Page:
By Larry Holmes
Oct 26, 2008 10:29 PM
What will YOU do about the worst capitalist crisis since the 1930s?
Uniting & fighting back is no longer a choice; it’s a matter of survival
Most people have heard that the economic nightmare—the “greed and profits before society” that the capitalist system is plunging us into—is the worst crisis since the so-called Great Depression of the 1930s.
What you won’t get from the capitalist mass media is how the crisis of the 1930s transformed tens of millions of frightened workers and desperately poor people of all races and nationalities into a fighting force organized on the basis of class solidarity in an epic struggle against the capitalists and their government. By the end of the 1930s, it was not the super-rich, but the organized working class that seemed all powerful and unbeatable.
Working and poor people, devastated by the depression, entered the 1930s destitute, broken and hopeless. Yet by the time the decade was over, the working class had won great battles, first by organizing itself into Unemployment Councils and tenants unions and later into giant labor unions.
Social Security, Medicaid, millions of jobs created by giant public works programs and the right to unionize were among the major achievements of the struggles of the 1930s.
With the help of communist activists dedicated to fighting on behalf of the working class, people organized to stop landlords and banks from evicting families from their apartments or homes.
Workers in the auto, steel and many other industries discovered new tactics in their fight to win the right to belong to a labor union. In addition to going on strike, sometimes the workers decided to stay in the plants and factories where they were striking. They took them over until they won their demands.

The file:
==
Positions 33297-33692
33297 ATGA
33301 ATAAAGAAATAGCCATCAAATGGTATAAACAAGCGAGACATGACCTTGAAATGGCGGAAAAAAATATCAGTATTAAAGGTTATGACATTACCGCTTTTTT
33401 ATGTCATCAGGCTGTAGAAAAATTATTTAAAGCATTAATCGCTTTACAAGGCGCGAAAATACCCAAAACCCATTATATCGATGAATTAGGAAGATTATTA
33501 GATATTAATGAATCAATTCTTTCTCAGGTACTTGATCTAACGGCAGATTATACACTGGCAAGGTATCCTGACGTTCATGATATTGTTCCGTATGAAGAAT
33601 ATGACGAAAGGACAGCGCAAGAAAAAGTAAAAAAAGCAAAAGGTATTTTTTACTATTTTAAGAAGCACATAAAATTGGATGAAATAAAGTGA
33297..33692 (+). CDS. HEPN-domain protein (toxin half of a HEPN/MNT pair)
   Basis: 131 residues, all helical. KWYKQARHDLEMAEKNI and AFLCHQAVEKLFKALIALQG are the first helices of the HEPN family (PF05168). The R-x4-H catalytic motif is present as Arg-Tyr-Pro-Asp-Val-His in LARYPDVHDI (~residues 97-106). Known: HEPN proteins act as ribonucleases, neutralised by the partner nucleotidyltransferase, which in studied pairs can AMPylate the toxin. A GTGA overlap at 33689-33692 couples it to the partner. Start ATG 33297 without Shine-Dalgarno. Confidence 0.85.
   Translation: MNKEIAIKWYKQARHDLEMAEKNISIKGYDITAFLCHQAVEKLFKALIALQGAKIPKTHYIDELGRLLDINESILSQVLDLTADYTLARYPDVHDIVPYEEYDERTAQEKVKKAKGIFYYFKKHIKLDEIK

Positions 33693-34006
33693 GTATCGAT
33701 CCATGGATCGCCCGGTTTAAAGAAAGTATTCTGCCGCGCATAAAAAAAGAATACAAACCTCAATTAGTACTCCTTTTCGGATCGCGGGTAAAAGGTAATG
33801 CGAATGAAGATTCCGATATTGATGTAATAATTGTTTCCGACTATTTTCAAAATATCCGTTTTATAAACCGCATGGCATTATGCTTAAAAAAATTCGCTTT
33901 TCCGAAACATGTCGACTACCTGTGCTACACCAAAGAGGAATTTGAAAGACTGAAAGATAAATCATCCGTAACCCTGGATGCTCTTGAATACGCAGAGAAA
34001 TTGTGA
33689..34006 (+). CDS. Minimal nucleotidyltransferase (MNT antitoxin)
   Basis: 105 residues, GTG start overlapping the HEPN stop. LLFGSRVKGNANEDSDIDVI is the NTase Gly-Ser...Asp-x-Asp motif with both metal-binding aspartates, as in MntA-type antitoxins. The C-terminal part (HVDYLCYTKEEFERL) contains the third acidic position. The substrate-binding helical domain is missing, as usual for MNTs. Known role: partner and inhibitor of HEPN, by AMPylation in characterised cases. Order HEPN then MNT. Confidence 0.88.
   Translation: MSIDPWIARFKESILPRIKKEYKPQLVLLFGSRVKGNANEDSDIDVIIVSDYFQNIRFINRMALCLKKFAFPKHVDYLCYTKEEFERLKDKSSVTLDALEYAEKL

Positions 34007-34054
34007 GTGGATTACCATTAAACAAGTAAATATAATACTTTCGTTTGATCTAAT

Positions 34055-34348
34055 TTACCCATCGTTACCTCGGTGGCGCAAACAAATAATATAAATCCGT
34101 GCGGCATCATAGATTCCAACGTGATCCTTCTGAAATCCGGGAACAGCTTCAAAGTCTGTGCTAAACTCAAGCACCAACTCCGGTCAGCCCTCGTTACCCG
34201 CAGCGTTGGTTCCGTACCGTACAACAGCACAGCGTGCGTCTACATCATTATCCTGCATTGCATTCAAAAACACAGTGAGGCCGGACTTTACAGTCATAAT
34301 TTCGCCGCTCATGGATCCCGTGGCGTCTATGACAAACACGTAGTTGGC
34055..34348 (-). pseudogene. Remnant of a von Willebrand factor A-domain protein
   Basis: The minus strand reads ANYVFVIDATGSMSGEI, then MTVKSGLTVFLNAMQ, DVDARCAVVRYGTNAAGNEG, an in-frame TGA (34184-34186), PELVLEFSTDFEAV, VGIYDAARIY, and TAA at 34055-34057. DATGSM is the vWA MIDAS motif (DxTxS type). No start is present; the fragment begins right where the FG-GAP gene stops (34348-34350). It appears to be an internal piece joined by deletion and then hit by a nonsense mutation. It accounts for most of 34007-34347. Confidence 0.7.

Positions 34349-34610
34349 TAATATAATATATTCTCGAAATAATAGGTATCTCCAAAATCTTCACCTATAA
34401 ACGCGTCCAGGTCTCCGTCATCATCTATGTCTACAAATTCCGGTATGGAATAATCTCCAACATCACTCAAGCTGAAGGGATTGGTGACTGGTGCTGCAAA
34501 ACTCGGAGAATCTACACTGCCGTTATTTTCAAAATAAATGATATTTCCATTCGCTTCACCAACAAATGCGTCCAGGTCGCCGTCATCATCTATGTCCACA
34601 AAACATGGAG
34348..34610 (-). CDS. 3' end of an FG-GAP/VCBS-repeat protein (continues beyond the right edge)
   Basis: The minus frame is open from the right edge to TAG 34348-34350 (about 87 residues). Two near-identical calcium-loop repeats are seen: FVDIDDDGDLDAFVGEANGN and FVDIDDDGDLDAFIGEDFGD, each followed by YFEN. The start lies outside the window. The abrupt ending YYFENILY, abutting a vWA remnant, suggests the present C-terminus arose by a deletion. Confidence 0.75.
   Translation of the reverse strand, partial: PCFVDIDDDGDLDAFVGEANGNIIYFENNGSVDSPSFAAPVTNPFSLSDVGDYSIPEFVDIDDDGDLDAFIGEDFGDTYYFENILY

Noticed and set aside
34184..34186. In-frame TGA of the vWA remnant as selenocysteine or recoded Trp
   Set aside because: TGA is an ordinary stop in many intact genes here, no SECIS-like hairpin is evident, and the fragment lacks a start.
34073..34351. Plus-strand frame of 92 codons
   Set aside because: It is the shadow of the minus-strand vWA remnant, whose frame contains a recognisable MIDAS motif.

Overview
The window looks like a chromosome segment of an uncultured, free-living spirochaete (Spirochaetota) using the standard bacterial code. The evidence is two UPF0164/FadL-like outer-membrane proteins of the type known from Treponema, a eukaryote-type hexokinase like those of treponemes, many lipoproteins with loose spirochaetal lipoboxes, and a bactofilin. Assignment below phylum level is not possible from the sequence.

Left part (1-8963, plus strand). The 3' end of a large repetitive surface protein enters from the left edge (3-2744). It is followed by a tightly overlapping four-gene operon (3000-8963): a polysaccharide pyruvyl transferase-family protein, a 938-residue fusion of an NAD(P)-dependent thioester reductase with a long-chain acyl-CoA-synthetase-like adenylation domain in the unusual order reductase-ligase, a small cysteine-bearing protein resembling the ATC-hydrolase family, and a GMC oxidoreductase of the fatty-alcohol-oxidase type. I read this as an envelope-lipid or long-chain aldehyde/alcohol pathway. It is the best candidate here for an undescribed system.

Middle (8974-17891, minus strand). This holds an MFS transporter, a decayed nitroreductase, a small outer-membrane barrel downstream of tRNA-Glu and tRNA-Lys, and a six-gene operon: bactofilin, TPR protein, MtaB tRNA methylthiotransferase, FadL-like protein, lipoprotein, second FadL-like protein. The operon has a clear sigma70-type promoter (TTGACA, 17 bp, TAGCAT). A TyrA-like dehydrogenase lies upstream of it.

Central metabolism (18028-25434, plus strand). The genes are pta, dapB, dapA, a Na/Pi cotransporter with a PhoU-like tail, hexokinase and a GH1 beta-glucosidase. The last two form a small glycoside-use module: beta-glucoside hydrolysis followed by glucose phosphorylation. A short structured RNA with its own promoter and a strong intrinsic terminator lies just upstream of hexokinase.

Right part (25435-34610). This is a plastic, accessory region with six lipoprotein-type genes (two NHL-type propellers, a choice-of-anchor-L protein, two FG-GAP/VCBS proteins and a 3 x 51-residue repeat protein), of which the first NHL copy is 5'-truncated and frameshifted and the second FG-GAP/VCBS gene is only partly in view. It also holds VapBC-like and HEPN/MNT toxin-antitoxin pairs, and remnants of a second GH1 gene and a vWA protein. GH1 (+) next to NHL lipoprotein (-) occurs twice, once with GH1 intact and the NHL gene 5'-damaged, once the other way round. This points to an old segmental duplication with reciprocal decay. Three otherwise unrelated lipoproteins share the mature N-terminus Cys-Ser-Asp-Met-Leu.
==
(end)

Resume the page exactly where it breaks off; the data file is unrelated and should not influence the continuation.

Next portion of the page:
A leaflet urging people to attend what became one of the most famous mass protests against unemployment in New York City’s Union Square in March 1930 simply read, “Fight or Starve.”
That was one of the biggest lessons that the working class learned during the 1930s— either we push aside all that divides us, and anything that someone can use to divide us like class, and fight like hell or we will not survive.
This lesson is as relevant today as it was 75 years ago. Whether we unite and fight back will be a matter of survival for most of us this time as well. Let there be no doubt: Unless you’re rich, chances are either you will lose your job—some of you already have too little pay—and find it almost impossible to find a job or you will lose a place to live. Many will lose their student loans. Others will lose their pensions and find themselves burdened with debt and no health insurance. Many more of us will be homeless and hungry.
The cultural ideas and norms of recent times—ideas and norms invented and perpetuated by the capitalist system, the billionaires that it serves, their media, their schools, their hierarchy where most of us work and their political system—have not prepared us to act in our own interests in concert with others.